"The 70-year period that began with the widespread diffusion of the automobileduring which one could get nearly anywhere in a typical metropolitan area in half an hour or lessis over. Before there was widespread automobile ownership, land prices depended on location, and proximity to the central city or to the local railroad station carried a premium.
"Now, with serious congestion slowing traffic in major cities to a crawl, the land gradient in housing prices is steep once again. Perhaps this steepening of the location gradient could be delayed for a decade if we were willing to shift to denser residential patterns. We could, for example, tear down San Franciscos row houses and replace them with buildings more like those of New Yorks Upper West Side. But we arent willing to do that."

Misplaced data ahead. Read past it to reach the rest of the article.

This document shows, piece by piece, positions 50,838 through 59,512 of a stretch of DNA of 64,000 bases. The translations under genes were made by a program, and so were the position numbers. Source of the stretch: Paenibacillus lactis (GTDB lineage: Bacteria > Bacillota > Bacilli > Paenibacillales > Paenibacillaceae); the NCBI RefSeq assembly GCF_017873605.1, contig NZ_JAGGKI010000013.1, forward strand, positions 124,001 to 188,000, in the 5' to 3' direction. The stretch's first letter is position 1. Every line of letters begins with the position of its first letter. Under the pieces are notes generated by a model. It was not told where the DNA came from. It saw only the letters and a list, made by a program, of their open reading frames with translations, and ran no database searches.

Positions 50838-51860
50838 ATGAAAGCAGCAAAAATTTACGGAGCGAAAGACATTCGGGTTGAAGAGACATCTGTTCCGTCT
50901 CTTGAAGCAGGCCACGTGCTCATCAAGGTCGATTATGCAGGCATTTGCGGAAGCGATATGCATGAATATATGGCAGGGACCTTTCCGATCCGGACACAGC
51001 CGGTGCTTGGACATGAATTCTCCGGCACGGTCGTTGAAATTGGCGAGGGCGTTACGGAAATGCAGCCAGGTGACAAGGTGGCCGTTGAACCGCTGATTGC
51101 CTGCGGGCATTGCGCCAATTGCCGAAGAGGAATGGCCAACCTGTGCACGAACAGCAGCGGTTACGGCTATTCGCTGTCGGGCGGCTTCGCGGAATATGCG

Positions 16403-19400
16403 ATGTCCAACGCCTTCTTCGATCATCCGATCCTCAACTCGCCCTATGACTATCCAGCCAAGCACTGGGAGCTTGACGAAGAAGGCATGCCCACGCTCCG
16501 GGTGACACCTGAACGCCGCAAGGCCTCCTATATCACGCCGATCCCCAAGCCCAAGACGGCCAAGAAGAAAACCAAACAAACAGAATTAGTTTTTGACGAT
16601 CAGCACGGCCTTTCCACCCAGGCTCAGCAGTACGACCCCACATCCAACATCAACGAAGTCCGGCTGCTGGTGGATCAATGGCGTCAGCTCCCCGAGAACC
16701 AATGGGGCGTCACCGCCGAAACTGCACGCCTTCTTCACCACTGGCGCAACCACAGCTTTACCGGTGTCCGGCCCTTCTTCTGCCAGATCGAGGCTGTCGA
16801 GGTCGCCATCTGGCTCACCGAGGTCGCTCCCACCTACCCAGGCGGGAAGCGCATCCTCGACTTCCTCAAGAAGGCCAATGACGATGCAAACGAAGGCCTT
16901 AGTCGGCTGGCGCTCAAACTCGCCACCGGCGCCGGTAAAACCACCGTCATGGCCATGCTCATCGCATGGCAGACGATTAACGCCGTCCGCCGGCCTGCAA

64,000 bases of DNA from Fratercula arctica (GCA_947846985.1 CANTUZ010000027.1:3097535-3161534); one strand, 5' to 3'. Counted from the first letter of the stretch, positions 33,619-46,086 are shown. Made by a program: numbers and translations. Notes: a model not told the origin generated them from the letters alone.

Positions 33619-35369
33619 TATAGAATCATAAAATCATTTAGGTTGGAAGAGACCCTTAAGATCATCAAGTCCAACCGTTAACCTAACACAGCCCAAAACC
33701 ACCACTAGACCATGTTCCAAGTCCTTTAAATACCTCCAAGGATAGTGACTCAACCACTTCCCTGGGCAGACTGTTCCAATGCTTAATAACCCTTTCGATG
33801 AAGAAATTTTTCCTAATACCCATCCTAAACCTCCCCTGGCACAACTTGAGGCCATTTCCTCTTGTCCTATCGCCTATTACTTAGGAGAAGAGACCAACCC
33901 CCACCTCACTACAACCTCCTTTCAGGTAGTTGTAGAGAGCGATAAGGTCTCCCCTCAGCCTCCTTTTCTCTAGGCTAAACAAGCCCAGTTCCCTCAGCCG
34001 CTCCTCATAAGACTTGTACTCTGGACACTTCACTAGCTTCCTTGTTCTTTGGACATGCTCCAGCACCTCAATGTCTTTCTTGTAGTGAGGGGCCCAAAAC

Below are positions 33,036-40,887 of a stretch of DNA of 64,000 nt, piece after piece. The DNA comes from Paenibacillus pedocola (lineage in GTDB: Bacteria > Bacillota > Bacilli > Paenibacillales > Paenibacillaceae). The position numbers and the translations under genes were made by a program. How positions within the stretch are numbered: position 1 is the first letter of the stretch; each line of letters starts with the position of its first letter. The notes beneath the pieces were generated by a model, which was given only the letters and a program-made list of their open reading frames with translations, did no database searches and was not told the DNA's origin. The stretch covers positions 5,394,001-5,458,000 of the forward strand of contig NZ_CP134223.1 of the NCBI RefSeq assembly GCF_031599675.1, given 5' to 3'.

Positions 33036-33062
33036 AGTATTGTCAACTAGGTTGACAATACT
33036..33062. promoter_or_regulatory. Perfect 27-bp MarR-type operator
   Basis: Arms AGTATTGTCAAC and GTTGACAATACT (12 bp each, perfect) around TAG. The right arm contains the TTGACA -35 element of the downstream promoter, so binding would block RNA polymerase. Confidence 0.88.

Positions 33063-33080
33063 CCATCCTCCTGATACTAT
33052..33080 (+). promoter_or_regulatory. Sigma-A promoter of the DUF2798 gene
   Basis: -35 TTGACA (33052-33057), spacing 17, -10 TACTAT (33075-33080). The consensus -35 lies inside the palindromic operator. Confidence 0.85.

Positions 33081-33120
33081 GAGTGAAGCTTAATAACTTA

Thanks to Michael Dudley